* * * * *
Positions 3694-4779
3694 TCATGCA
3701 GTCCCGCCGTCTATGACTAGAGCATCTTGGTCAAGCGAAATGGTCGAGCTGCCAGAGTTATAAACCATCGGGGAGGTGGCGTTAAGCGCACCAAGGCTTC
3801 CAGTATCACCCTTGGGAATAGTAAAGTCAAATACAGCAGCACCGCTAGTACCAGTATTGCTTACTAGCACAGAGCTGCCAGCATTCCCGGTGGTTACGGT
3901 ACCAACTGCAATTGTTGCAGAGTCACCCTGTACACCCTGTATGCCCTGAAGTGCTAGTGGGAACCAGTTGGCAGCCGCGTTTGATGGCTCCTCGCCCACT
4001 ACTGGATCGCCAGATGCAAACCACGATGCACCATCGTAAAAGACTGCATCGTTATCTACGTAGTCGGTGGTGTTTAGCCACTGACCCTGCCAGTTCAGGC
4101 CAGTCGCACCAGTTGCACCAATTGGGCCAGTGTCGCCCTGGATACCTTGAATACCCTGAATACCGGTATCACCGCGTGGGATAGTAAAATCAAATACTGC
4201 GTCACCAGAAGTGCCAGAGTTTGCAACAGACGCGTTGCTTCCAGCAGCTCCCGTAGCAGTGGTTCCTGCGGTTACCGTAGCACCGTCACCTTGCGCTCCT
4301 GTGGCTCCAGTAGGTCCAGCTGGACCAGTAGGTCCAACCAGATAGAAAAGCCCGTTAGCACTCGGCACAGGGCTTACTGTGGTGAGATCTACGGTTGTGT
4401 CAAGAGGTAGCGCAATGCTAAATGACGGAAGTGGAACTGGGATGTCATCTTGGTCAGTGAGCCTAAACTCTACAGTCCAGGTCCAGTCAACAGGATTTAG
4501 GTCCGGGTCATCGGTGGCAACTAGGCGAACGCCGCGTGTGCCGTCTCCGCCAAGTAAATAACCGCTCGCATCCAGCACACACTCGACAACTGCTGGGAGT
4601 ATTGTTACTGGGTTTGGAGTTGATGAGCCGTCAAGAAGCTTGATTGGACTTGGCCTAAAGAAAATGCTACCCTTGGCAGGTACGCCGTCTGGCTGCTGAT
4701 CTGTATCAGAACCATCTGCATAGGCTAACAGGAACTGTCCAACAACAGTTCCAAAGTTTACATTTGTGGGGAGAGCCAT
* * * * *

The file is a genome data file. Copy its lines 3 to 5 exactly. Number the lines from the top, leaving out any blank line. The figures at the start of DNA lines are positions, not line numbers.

3701 GTCCCGCCGTCTATGACTAGAGCATCTTGGTCAAGCGAAATGGTCGAGCTGCCAGAGTTATAAACCATCGGGGAGGTGGCGTTAAGCGCACCAAGGCTTC
3801 CAGTATCACCCTTGGGAATAGTAAAGTCAAATACAGCAGCACCGCTAGTACCAGTATTGCTTACTAGCACAGAGCTGCCAGCATTCCCGGTGGTTACGGT
3901 ACCAACTGCAATTGTTGCAGAGTCACCCTGTACACCCTGTATGCCCTGAAGTGCTAGTGGGAACCAGTTGGCAGCCGCGTTTGATGGCTCCTCGCCCACT